In all algorithms I've seen that rely on pairings-based cryptography (some examples: snarks without PCPs, more snarks, sublinear ring signatures), a common reference string is required. Is this always the case? If so, what is it about pairings (or the algorithms that use them?) that means the CRS is needed?

I know ZCash got around this by using MPC to emulate a TTP as described here, here, and here, but I'm more interested in understanding why the CRS is necessary. To clarify, I don't mean why the party that generates it needs to be trusted, as I understand that the public parameters of the CRS cannot be generated without use of the 'private' component that must later be destroyed, but I would like to know why the public parameters are required?

(I've looked at is pairing based crypto ready for productive use thinking it might answer this question but it doesn't)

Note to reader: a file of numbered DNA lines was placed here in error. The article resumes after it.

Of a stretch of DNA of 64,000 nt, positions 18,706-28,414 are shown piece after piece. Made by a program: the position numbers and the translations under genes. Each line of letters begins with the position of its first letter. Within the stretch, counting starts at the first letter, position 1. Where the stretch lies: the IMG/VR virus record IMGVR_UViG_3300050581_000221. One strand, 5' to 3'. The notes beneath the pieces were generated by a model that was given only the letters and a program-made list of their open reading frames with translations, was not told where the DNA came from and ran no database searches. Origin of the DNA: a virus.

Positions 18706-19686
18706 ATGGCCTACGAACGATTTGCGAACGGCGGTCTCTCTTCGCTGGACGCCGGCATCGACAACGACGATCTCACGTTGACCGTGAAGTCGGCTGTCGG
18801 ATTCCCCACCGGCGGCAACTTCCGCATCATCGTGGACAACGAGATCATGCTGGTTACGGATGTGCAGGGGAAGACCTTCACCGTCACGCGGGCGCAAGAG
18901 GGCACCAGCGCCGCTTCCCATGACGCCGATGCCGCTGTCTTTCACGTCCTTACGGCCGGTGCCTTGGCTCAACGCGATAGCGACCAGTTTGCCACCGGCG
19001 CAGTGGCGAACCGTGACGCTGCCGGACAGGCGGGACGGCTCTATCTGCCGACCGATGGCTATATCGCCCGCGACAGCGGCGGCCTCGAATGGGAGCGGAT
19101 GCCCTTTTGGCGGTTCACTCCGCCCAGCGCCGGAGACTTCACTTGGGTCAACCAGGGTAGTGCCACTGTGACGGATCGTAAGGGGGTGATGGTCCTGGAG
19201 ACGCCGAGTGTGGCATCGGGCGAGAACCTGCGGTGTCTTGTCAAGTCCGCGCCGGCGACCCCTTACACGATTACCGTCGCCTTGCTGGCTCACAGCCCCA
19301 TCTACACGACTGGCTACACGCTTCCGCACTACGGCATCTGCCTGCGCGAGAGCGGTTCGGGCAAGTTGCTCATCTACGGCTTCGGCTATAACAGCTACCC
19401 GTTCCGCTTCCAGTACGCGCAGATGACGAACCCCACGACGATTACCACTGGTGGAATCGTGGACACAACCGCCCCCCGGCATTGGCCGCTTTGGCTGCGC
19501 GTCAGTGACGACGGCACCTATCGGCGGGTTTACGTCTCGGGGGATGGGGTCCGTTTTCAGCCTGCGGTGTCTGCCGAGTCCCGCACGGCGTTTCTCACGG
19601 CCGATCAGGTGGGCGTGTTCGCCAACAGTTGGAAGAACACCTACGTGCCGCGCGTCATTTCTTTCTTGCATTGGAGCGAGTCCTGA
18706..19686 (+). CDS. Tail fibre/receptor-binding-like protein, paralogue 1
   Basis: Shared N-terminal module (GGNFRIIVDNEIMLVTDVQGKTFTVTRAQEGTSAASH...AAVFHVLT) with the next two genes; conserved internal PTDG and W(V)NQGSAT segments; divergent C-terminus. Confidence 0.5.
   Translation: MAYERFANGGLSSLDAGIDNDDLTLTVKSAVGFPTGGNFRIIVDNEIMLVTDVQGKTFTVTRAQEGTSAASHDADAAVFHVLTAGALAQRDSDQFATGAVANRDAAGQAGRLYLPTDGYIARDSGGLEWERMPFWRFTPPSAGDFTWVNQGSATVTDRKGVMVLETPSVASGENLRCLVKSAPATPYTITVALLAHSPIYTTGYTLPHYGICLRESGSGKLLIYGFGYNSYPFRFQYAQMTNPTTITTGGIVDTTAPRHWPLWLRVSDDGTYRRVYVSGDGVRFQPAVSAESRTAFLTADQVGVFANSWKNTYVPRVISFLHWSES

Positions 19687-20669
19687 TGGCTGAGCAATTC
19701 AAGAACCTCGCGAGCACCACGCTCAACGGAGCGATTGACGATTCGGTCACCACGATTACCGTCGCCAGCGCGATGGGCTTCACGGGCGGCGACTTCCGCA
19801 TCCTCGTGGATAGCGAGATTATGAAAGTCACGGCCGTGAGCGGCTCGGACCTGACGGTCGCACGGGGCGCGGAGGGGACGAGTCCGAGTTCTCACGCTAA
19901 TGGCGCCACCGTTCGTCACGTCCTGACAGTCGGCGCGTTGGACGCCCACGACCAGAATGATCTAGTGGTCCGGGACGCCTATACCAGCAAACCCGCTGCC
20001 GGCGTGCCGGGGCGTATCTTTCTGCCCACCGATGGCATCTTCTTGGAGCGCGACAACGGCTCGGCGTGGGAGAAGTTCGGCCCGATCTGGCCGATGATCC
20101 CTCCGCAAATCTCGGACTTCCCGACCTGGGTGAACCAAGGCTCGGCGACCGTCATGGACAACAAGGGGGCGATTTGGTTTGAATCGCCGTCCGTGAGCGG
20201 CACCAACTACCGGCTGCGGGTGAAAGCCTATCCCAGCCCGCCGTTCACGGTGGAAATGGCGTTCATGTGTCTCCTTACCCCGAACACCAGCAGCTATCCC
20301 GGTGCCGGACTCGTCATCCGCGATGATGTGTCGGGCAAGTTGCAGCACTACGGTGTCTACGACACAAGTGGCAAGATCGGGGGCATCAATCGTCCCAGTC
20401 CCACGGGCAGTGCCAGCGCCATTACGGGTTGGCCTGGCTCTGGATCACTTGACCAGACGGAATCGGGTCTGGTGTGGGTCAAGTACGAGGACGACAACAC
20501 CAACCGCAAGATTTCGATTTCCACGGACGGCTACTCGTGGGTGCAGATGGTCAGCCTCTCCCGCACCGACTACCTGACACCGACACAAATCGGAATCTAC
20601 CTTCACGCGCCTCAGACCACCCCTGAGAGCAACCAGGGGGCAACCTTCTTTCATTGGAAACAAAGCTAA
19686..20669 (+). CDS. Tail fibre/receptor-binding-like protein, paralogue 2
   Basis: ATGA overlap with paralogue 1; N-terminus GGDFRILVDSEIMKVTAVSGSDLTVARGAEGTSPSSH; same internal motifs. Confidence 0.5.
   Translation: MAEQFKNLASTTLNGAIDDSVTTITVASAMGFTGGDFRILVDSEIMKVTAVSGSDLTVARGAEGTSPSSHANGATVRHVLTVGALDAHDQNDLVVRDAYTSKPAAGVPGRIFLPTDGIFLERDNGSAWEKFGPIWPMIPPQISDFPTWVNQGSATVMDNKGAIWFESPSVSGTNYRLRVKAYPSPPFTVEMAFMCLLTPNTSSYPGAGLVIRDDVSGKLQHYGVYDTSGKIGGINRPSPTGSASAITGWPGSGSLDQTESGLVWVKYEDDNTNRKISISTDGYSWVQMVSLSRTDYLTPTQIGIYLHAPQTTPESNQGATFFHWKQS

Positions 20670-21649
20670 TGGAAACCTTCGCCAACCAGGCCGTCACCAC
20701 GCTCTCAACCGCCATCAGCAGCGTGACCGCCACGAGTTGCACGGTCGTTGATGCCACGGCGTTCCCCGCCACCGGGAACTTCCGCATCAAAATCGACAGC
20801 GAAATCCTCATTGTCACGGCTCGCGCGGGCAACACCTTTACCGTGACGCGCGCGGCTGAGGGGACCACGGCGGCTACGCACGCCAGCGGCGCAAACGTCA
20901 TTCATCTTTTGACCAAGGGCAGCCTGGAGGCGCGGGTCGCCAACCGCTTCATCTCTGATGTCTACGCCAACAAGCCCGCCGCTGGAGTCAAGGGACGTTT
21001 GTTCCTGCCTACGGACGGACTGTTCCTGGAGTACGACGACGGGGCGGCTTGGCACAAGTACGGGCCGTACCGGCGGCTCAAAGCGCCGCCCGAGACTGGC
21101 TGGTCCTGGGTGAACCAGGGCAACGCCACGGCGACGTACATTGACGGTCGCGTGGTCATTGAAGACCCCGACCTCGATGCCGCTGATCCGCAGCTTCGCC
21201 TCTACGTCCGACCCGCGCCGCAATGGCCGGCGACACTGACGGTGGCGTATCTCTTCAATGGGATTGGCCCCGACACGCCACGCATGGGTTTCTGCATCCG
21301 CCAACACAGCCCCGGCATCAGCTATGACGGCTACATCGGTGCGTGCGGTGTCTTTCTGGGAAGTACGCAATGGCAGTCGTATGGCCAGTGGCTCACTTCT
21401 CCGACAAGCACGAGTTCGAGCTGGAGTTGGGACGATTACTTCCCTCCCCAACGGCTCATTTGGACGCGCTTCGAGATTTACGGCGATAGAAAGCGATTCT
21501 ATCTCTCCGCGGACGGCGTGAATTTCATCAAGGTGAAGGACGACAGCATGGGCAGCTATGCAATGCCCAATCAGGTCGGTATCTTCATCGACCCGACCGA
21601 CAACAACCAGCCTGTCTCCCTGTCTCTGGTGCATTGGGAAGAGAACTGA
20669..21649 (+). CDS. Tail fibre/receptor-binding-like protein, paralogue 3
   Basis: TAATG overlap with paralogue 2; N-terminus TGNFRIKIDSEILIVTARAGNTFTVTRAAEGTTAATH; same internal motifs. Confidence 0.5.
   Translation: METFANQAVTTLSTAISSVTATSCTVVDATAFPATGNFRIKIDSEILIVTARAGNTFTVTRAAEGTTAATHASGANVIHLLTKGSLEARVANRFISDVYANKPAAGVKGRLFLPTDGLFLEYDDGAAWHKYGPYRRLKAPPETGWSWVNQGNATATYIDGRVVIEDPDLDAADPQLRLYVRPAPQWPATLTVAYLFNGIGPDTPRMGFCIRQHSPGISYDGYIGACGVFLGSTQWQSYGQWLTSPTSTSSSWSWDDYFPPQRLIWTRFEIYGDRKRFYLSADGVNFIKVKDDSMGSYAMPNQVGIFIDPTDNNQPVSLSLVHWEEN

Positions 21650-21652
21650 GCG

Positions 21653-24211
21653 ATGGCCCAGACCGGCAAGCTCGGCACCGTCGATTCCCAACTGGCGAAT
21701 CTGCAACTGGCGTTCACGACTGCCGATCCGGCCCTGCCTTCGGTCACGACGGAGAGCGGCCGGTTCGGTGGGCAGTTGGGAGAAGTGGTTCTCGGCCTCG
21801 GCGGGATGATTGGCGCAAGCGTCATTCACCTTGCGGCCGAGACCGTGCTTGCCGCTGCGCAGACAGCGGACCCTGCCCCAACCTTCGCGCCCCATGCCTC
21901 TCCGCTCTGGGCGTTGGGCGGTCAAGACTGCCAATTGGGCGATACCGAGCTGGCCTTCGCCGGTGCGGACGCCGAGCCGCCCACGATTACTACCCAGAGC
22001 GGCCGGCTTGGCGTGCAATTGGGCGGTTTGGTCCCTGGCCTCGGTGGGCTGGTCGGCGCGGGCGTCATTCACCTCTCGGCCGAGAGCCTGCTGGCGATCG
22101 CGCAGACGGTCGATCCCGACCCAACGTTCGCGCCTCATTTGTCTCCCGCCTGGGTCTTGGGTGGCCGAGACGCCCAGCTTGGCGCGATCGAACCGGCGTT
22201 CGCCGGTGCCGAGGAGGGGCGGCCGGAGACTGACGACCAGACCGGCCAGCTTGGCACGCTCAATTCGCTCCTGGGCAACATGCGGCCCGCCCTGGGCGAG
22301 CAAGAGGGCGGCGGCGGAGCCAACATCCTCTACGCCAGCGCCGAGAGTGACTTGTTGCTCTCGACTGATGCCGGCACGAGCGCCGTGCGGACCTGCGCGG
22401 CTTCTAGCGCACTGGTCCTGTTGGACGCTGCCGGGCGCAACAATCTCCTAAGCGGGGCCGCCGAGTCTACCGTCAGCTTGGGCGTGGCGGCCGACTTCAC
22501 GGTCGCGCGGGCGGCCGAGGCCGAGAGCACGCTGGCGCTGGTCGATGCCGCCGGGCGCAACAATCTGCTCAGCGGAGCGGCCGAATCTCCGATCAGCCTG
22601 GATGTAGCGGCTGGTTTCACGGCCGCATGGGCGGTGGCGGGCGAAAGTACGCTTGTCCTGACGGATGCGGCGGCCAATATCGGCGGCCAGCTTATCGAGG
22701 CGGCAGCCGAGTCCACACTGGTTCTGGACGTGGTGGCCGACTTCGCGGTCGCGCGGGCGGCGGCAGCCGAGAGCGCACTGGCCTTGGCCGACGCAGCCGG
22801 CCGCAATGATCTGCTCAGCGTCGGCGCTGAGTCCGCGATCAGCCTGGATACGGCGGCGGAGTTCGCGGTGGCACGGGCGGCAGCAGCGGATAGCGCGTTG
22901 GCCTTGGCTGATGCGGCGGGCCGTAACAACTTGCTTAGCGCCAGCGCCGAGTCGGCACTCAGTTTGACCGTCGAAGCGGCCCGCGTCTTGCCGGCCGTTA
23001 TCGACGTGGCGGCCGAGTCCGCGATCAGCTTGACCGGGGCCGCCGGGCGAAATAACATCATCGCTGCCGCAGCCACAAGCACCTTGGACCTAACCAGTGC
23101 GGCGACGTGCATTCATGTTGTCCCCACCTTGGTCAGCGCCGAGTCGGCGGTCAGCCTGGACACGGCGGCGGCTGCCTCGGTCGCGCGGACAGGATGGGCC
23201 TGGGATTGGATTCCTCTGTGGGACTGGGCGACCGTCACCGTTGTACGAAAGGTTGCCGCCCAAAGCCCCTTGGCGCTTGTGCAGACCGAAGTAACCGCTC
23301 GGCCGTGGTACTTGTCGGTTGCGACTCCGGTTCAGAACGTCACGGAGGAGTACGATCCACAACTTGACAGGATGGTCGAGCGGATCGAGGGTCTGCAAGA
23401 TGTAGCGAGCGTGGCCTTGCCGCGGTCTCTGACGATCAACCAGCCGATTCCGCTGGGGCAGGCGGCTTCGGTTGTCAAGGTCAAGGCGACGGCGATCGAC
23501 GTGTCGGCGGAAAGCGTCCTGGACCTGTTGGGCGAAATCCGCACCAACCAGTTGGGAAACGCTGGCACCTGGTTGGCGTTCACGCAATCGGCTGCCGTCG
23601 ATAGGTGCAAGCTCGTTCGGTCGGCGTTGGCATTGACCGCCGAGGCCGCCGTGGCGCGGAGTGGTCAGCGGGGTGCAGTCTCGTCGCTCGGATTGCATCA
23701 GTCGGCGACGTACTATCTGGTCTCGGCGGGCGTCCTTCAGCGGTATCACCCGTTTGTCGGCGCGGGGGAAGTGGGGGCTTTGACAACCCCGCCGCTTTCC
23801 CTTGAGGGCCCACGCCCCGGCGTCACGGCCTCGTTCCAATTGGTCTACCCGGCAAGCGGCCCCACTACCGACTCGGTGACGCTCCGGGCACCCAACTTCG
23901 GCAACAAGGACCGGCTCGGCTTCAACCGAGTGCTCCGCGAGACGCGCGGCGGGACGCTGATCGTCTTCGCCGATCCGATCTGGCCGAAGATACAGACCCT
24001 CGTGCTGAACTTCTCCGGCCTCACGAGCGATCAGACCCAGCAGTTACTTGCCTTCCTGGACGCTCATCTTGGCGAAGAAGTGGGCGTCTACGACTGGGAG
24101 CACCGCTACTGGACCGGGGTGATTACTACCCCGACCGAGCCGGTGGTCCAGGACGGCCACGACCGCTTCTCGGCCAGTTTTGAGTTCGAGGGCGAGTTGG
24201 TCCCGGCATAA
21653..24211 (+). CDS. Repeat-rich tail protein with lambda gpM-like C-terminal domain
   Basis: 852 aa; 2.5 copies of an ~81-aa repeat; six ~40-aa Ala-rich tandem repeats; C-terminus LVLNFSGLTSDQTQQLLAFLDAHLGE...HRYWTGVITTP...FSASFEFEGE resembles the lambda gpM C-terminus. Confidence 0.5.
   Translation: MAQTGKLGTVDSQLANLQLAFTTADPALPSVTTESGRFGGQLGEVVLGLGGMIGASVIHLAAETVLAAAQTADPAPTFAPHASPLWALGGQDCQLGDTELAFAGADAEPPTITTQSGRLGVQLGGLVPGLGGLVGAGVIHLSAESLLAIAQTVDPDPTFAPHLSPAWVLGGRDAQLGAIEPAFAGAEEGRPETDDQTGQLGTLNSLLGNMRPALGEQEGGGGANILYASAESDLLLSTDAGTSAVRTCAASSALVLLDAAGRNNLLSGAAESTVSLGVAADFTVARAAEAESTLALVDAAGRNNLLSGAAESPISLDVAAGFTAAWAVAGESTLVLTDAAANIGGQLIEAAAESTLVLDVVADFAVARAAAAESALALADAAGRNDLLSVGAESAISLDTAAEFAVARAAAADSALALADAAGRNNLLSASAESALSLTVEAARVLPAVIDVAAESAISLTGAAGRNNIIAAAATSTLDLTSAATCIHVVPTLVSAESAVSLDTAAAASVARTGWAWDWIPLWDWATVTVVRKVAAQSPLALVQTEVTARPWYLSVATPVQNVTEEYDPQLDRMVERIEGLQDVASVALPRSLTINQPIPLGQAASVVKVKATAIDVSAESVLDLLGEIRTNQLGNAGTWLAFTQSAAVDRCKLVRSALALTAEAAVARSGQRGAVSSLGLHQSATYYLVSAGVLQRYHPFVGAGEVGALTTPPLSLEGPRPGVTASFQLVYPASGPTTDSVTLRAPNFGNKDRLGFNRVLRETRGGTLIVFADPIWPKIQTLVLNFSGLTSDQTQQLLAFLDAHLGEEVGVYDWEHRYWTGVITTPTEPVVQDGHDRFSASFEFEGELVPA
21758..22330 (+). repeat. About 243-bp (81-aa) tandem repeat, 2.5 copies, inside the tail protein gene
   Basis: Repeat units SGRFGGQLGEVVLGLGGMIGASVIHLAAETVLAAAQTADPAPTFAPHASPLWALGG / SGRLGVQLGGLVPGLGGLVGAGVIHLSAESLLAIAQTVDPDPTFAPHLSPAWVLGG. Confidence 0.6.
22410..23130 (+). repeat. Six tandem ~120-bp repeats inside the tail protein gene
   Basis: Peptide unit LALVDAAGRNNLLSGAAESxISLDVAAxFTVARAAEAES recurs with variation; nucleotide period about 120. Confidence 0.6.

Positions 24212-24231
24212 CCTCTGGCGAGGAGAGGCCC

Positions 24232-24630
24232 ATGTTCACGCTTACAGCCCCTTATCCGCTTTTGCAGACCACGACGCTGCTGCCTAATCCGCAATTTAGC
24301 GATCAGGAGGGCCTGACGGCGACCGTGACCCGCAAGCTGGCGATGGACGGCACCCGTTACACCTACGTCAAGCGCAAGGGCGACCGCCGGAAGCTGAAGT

2 Answers 2


No. For example, these pairing-based protocols don't require trusted setup:

  • BLS signatures;
  • tripartite Diffie-Hellman, as mentioned in Elias' answer;
  • some identity-based encryption schemes (when users are their own PKGs, e.g. when using IBE for forward-secure encryption);
  • the Bünz–Maller–Mishra–Vesely polynomial commitment scheme. (This could in principle be used for NIZK arguments of knowledge, although it has $\Theta(\sqrt{N})$ verification and so is not fully succinct.)

The introductory example for the use of pairings is tripartite Diffie-Hellman key exchange with a single message by Joux.

It requires no trusted party or CRS.

This nature of allowing a DH like interaction between 3 parties is the reason why many of the TTP setups work with pairings. It's used for the third party.


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